In the Journals

Long oblique fibular osteotomy yielded good clinical, radiographic outcomes

Jonathan R. M. Kaplan

Published results showed patients who underwent lateral total ankle arthroplasty with long oblique fibular osteotomy experienced excellent 2-year survival rates with good clinical and radiographic outcomes and decreased rates of wound complications and symptoms related to the fibular implant.

Among 159 patients who underwent lateral total ankle arthroplasty with a Zimmer Trabecular Total Ankle (Zimmer Biomet) using either a short fibular osteotomy (n=50) or a long oblique fibular osteotomy (n=109), Jonathan R. M. Kaplan, MD, and colleagues assessed patient demographics, wound complications, the need for implant removal, VAS pain score, American Orthopaedic Foot & Ankle Society score and SF-12 mental and physical component summary scores. Researchers assessed tibiotalar alignment, implant alignment and fibular osteotomy healing with weight-bearing radiographs.

Results showed the tibial and talar components of the ankle replacements had a survival rate of 100%, and no patients experienced osteotomy nonunions. Researchers found improvements in all clinical parameters and excellent arthroplasty alignment in radiographs at all time points, with no significant differences between the short fibular osteotomy and long oblique fibular osteotomy groups. Patients in the long oblique osteotomy group had lower rates of wound dehiscence and fibular implant removal at both 2.8% compared with a 14% wound dehiscence rate and 28% fibular implant removal rate in the short oblique osteotomy group, according to results.

“Our study showed that by modifying the fibular osteotomy for the lateral approach total ankle arthroplasty from the traditional short osteotomy to a longer oblique osteotomy, the surgeon can decrease the rate of wound complications and decrease the rate of symptomatic fibula hardware,” Kaplan told Healio.com/Orthopedics. “This modification maintained excellent 2-year outcomes in line with that of previous publications while decreasing postoperative complications and, therefore, we highly recommend this technique for surgeons performing the lateral approach total ankle arthroplasty.” – by Casey Tingle

 

Disclosure: Kaplan reports no relevant financial disclosures.

Jonathan R. M. Kaplan

Published results showed patients who underwent lateral total ankle arthroplasty with long oblique fibular osteotomy experienced excellent 2-year survival rates with good clinical and radiographic outcomes and decreased rates of wound complications and symptoms related to the fibular implant.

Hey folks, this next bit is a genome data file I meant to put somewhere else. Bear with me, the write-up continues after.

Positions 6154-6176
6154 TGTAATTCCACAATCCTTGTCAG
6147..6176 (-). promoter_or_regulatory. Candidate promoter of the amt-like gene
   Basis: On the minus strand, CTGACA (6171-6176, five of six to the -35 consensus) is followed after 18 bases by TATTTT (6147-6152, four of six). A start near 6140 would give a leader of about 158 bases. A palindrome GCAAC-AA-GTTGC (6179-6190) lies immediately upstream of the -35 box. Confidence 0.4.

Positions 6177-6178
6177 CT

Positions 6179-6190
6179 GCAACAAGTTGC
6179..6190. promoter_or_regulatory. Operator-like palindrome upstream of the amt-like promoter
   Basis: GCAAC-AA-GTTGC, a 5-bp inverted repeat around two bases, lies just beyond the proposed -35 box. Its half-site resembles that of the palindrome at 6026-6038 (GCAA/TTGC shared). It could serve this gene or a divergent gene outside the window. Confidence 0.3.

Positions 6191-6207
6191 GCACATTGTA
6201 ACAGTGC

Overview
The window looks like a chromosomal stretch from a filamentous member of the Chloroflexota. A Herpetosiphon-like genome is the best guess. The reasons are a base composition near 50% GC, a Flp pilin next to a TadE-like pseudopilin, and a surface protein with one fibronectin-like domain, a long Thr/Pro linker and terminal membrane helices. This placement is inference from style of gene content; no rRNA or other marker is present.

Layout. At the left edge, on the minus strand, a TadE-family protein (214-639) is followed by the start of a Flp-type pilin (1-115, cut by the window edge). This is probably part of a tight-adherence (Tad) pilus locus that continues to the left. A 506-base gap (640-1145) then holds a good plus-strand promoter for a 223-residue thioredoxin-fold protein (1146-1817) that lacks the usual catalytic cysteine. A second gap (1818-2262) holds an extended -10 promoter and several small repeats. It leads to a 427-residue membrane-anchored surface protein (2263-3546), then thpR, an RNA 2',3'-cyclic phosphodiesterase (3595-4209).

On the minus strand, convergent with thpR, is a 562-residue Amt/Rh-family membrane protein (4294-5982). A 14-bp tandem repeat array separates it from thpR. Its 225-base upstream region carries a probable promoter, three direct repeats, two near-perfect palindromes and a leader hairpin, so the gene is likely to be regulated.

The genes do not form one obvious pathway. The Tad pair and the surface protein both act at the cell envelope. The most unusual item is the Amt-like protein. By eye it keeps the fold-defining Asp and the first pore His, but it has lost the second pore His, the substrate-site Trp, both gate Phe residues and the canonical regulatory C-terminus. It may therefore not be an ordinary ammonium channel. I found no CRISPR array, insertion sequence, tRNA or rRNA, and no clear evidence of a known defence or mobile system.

Among 159 patients who underwent lateral total ankle arthroplasty with a Zimmer Trabecular Total Ankle (Zimmer Biomet) using either a short fibular osteotomy (n=50) or a long oblique fibular osteotomy (n=109), Jonathan R. M. Kaplan, MD, and colleagues assessed patient demographics, wound complications, the need for implant removal, VAS pain score, American Orthopaedic Foot & Ankle Society score and SF-12 mental and physical component summary scores. Researchers assessed tibiotalar alignment, implant alignment and fibular osteotomy healing with weight-bearing radiographs.

Results showed the tibial and talar components of the ankle replacements had a survival rate of 100%, and no patients experienced osteotomy nonunions. Researchers found improvements in all clinical parameters and excellent arthroplasty alignment in radiographs at all time points, with no significant differences between the short fibular osteotomy and long oblique fibular osteotomy groups. Patients in the long oblique osteotomy group had lower rates of wound dehiscence and fibular implant removal at both 2.8% compared with a 14% wound dehiscence rate and 28% fibular implant removal rate in the short oblique osteotomy group, according to results.

“Our study showed that by modifying the fibular osteotomy for the lateral approach total ankle arthroplasty from the traditional short osteotomy to a longer oblique osteotomy, the surgeon can decrease the rate of wound complications and decrease the rate of symptomatic fibula hardware,” Kaplan told Healio.com/Orthopedics. “This modification maintained excellent 2-year outcomes in line with that of previous publications while decreasing postoperative complications and, therefore, we highly recommend this technique for surgeons performing the lateral approach total ankle arthroplasty.” – by Casey Tingle

 

Disclosure: Kaplan reports no relevant financial disclosures.

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